Grammar review; development of the four skills. Three class periods and laboratory practice each week

A communicative approach to intermediate language using the four skill areas of listening, speaking, reading, and writing, along with French and Francophone culture.

Comparative study of how and why economic, social, political and intellectual factors shaped and defined the history of selected Western and non-Western civilizations in the ancient and medieval periods. [

First term of an introductory physics sequence using algebra and trigonometry, but not calculus. Topics include motion, forces, energy, fluids, heat and simple harmonic motion. 

Communicative approach to teach intermediate language use in the four skill areas: listening, speaking, reading, writing (emphasis on composition). Reading and discussion in Spanish of cultural readings.

Communicative approach to teach intermediate language use in the four skill areas: listening, speaking, reading, writing (emphasis on composition). Reading and discussion in Spanish of cultural readings.

Basic expository writing; emphasis on organizing and developing coherent essays of at least 800 words for college-educated audiences. 

Expository writing including research paper; emphasis on analytical writing based on critical reading. Placement through pretesting or successful completion of GSW 1110. Students must complete course and program portfolio assessment successfully to receive a passing grade. 

Basic expository writing; emphasis on organizing and developing coherent essays of at least 800 words for college-educated audiences. 

Expository writing including research paper; emphasis on analytical writing based on critical reading. Placement through pretesting or successful completion of GSW 1110. Students must complete course and program portfolio assessment successfully to receive a passing grade. 

Communicative approach to teach intermediate language use in the four skill areas: listening, speaking, reading, writing (emphasis on composition). Reading and discussion in Spanish of cultural readings.

Communicative approach to teach intermediate language use in the four skill areas: listening, speaking, reading, writing (emphasis on composition). Reading and discussion in Spanish of cultural readings.

Basic ecology and current environmental problems of air, water and land pollution; human reproduction and population dynamics.

Comparative study of how and why economic, social, political and intellectual factors shaped and defined the history of selected Western and non-Western civilizations in the ancient and medieval periods. [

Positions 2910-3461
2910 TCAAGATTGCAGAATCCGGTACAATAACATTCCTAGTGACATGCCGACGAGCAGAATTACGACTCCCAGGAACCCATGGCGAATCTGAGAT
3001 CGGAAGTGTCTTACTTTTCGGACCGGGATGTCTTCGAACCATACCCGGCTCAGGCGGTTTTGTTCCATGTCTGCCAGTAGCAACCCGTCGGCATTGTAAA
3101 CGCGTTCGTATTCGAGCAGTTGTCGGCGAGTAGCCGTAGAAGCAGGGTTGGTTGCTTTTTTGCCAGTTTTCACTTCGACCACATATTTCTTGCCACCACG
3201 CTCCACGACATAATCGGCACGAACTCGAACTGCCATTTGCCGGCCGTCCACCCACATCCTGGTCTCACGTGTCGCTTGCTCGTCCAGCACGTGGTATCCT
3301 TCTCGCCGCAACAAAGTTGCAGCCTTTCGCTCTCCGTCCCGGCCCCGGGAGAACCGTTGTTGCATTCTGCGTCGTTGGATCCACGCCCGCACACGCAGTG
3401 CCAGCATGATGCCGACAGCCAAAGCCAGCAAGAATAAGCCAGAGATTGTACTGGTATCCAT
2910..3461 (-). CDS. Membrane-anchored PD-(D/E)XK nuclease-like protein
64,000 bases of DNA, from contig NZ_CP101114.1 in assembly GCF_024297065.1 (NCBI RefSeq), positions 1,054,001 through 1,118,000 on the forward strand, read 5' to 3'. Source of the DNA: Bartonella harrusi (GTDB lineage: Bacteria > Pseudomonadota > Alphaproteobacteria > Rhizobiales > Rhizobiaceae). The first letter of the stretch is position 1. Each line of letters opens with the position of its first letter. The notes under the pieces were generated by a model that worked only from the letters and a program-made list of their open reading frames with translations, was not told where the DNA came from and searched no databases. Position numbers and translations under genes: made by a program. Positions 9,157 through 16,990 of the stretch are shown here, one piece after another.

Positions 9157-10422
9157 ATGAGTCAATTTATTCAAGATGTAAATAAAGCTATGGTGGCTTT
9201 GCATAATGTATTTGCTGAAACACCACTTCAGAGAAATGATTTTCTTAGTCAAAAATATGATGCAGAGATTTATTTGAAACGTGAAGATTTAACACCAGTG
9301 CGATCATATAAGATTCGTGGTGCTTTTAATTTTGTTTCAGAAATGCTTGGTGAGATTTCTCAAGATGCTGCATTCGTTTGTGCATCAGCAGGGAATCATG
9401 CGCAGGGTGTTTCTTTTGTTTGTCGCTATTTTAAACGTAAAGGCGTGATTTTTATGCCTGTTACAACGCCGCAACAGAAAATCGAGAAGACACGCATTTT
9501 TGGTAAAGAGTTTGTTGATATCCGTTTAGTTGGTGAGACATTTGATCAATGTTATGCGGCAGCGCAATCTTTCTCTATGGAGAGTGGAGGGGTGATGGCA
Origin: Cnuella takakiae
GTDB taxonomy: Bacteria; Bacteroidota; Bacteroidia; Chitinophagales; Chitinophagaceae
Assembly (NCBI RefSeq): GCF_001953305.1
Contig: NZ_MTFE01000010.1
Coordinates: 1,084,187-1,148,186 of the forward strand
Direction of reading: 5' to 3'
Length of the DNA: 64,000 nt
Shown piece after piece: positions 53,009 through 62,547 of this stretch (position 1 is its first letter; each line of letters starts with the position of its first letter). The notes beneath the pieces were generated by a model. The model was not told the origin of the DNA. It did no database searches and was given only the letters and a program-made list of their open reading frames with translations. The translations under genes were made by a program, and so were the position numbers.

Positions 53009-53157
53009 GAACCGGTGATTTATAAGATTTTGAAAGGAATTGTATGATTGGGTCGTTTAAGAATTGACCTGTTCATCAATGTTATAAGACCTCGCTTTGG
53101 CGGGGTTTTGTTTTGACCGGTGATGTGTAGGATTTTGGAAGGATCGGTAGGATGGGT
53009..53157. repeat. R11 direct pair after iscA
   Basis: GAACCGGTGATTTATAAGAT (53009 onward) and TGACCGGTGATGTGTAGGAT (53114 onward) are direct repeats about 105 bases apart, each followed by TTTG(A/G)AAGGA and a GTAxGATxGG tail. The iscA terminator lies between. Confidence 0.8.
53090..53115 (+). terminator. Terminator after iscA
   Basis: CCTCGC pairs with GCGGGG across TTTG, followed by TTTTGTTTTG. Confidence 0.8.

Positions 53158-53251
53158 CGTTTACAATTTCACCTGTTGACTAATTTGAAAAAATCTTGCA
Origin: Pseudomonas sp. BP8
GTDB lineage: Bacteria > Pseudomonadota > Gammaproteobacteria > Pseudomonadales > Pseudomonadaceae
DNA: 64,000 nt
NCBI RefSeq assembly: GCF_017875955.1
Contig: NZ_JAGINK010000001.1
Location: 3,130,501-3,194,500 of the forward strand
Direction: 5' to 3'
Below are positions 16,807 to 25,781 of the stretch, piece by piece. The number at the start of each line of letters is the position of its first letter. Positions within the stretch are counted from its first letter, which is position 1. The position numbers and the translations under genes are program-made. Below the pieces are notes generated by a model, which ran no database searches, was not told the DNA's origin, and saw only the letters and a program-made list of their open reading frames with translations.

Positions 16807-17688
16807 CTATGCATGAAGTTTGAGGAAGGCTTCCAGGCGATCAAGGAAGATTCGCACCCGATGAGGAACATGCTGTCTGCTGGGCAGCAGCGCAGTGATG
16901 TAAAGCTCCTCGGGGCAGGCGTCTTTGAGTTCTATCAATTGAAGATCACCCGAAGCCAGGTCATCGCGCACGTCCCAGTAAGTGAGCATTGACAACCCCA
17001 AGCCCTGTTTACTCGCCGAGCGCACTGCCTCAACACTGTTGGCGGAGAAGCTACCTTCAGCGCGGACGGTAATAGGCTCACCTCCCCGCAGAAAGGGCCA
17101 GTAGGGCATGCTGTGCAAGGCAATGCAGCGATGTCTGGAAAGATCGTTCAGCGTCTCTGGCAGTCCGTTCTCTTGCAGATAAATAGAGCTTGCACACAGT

Selected constitutional, intellectual, political and social developments that defined and shaped America between its first European settlement and the end of Reconstruction.

Basic expository writing; emphasis on organizing and developing coherent essays of at least 800 words for college-educated audiences. 

How and why selected economic, intellectual, political and social developments transformed post-Civil War America and shaped 20th-century American society.

Basic expository writing; emphasis on organizing and developing coherent essays of at least 800 words for college-educated audiences. 

Expository writing including research paper; emphasis on analytical writing based on critical reading. Placement through pretesting or successful completion of GSW 1110. Students must complete course and program portfolio assessment successfully to receive a passing grade. 

Provides an overview of the development and characteristics of students with exceptional learning needs; historical, philosophical, and legal issues in special education; instructional strategies and adaptations of learning environments; and consultation and collaboration to meet the needs of all students.

(Prerequisite: EDTL 2010)

Focuses on the broad continuum of cognitive, social, emotional and physical development of children emphasizing conception through grade 3. Examines children growing up in diverse families, communities, and cultural contexts through various observational techniques, application of developmental theory, and instruction in research methodology.

Introduction to educational foundation topics and contemporary issues for prospective teachers. Explore and analyze the teaching profession in a weekly seminar and a service learning experience. Required as an entry-year experience for all teacher-education candidates.

The course addresses effectively identifying, locating, evaluating, designing, preparing and efficiently using educational technology as an instructional resource in the classroom as related to principles of learning and teaching. Candidates will develop increased classroom communication abilities through lectures, discussions, modeling, laboratory experiences and completion of a comprehensive project.

Basic expository writing; emphasis on organizing and developing coherent essays of at least 800 words for college-educated audiences. 

Expository writing including research paper; emphasis on analytical writing based on critical reading. Placement through pretesting or successful completion of GSW 1110. Students must complete course and program portfolio assessment successfully to receive a passing grade. 

Selected constitutional, intellectual, political and social developments that defined and shaped America between its first European settlement and the end of Reconstruction.

How and why selected economic, intellectual, political and social developments transformed post-Civil War America and shaped 20th-century American society.

High School Teachers Seeking College Credit Plus (CCP) Credentialingcan Click Here